Nigel Farage in talks to give Boris Johnson an election boost
Nigel Farage says Tory MPs ring ‘every day’ to ask his candidates not to stand against them
Nigel Farage claims pro-Brexit Conservative MPs have been phoning “every single day” for secret talks about withdrawing opponents from his Brexit Party in seats where the Eurosceptic vote might be split.
Boris Johnson last week shot down suggestions of a nationwide Tory-Brexit Party pact to maximise the number of pro-Brexit MPs in Parliament, but Farage says a number of Tory lawmakers are trying to make deals behind the prime minister’s back.
The Brexit Party leader told BBC Breakfast this morning: “I've got lots of them (Tory MPs) ringing me up every single day, and indeed the chairman Richard Tice, saying '‘Look, what do we have to do in order for you not to stand against us?’”
Farage might prove more open to a pact than Johnson if the PM pulled the plug on his Brexit deal.
Emphasising his desire for a no-deal withdrawal, Farage said: “The answer is quite simple: if they just say they would never vote for this appalling new EU treaty again, they want us to have a clean break from the European Union, a relationship based on trade and not on politics, then of course we are happy to talk to Conservative or indeed Labour MPs.”
Farage also told The Telegraph that he could be in the market for such political deals, saying: “My track record in the past is that I have done deals with Labour and Conservatives in the past and I am open for the right people to do the same again. I am not going to put the interests of the party above the interests of the cause.”
But not all of Farage’s colleagues are convinced. The i news site reports that as many as 20 candidates from the party have “quit in protest” at Farage’s opposition to Boris Johnson’s Brexit deal, with many having “called on Mr Farage to team up with the prime minister and accept the withdrawal agreement he negotiated with the EU”.
Here’s a look at how the Brexit Party could work with the Tories to get Brexit done:
How could the Brexit Party hand the Tories a majority?
Pollsters have suggested that if both the Conservatives and Brexit Party run candidates in some pro-Brexit marginal seats, it would split the anti-EU vote, potentially handing victory to pro-EU candidates from Labour and the Liberal Democrats.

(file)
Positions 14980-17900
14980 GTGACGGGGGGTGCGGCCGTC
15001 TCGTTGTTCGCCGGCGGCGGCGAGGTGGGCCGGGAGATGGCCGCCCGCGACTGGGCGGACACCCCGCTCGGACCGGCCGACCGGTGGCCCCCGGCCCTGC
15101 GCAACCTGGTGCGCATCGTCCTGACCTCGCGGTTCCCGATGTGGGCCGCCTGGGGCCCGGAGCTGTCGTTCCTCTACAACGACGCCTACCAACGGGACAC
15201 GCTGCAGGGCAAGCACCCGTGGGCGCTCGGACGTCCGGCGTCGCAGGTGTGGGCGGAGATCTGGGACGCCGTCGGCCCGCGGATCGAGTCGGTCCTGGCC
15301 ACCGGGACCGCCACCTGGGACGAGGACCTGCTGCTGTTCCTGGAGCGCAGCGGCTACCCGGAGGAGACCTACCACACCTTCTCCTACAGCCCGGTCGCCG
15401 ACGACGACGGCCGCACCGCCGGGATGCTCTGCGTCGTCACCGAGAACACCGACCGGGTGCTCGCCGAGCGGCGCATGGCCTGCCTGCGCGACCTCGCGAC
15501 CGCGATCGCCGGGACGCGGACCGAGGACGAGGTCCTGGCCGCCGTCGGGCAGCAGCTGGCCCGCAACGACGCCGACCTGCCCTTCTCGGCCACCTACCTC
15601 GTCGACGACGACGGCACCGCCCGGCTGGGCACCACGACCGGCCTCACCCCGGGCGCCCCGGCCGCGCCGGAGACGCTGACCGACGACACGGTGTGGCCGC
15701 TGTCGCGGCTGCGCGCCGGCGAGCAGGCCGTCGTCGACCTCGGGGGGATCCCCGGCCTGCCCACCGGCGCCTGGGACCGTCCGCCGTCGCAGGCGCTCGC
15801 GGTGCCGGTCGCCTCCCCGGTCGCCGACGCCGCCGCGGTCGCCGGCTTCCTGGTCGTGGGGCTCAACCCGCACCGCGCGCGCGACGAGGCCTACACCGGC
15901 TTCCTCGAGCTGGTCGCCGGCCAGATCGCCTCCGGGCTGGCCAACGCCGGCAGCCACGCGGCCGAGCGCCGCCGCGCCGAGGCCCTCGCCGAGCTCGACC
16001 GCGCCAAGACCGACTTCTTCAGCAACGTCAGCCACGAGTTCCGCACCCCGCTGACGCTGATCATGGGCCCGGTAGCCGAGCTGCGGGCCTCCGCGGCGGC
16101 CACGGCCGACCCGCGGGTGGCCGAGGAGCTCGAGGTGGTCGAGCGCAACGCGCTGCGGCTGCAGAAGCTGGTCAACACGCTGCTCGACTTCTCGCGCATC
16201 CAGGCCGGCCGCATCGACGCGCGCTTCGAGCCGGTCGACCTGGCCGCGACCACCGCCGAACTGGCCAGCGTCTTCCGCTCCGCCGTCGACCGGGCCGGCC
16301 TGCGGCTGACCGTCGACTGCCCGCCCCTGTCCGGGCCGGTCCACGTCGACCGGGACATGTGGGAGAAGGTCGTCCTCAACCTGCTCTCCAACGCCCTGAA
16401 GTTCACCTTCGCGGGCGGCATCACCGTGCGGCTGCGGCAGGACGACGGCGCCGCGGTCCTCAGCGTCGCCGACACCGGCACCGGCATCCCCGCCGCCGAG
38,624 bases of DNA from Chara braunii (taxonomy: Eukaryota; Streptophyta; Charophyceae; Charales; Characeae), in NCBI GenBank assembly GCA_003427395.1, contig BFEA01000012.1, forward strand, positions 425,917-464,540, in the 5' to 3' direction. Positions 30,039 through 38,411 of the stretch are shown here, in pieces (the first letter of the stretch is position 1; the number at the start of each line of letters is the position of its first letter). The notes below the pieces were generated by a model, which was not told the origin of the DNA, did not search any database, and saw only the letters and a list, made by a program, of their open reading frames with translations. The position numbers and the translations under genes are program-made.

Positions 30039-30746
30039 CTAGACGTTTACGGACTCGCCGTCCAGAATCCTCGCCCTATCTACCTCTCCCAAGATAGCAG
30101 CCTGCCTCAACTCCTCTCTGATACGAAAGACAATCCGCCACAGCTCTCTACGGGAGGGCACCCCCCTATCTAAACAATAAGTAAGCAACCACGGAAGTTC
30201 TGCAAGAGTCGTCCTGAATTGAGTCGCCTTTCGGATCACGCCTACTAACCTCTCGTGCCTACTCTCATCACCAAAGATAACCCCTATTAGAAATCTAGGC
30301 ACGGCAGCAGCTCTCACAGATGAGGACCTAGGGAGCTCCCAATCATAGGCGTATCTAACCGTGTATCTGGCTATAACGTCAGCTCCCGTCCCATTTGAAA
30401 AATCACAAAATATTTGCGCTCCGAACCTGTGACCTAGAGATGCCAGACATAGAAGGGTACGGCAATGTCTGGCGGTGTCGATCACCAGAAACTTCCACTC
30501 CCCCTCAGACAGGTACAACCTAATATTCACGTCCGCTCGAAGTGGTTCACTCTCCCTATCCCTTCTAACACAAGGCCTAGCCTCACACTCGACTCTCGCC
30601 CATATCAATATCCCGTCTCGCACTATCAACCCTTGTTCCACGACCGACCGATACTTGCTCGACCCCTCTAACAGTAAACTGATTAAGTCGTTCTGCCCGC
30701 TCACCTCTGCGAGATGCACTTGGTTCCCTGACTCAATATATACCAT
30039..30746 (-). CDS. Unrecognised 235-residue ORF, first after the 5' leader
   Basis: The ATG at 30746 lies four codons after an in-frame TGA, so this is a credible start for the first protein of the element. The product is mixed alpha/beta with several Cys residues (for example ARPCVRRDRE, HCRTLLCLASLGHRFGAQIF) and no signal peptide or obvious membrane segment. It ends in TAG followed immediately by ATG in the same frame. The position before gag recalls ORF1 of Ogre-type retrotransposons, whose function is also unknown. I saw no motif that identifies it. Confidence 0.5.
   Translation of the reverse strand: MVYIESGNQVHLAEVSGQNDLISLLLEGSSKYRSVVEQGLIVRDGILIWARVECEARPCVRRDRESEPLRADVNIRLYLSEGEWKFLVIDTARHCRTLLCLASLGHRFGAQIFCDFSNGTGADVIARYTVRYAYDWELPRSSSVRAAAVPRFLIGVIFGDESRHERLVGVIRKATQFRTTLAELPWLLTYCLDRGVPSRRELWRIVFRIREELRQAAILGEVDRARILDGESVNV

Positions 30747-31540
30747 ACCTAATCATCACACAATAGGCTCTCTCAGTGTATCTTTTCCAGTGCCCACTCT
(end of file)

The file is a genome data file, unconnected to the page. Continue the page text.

If the Brexit Party narrows its focus to Leave-voting seats with incumbent Labour MPs, it could boost the number of Leave-backing MPs in the House of Commons, without threatening pro-Brexit Conservatives.
Removing the threat of defeating Tory MPs, while inflicting losses on Labour, would boost the chances of the Conservatives winning an overall majority. This would leave Johnson with a pro-Brexit Conservative-led Parliament, increasing the chances of Britain leaving the EU.
A Brexit Party candidate is already reported to have withdrawn in Stone, the Staffordshire constituency of long-standing Tory eurosceptic Bill Cash, according to The Guardian.
Will it happen?
The Brexit Party is reportedly split over whether to narrow its scope, with party chair Tice in favour of running candidates in all 650 seats, says The Guardian.
But Farage, who is now on the campaign trail, appears to be playing coy regarding the strategy.
The Daily Mail reports that Tories “could lose up to 90 battleground seats” if Farage's party fields 600 candidates in the 12 December vote.
But while Farage has said that there may be scope for pacts with individual Tory MPs, he has also rubbished claims that his party would allow Jeremy Corbyn into government.
“As things stand, we are the only people offering Brexit because Boris's deal is not Brexit,” he said.
Referring to the 2015 election, when he led UKIP, Farage continued: “It was the Labour vote we hurt and if you look at my schedule this week and where I'm going, I think the five million Labour leavers are the most likely people to vote for the Brexit Party - that is our key target audience.”
A recent poll by the University of Bristol backs up Farage's theory. Even among Labour voters who strongly identified as Leavers, just 12% rated their likelihood of ever voting Tory as 6/10 or higher. By contrast, 40% said there was more than a 6/10 chance that they would vote for the Brexit Party.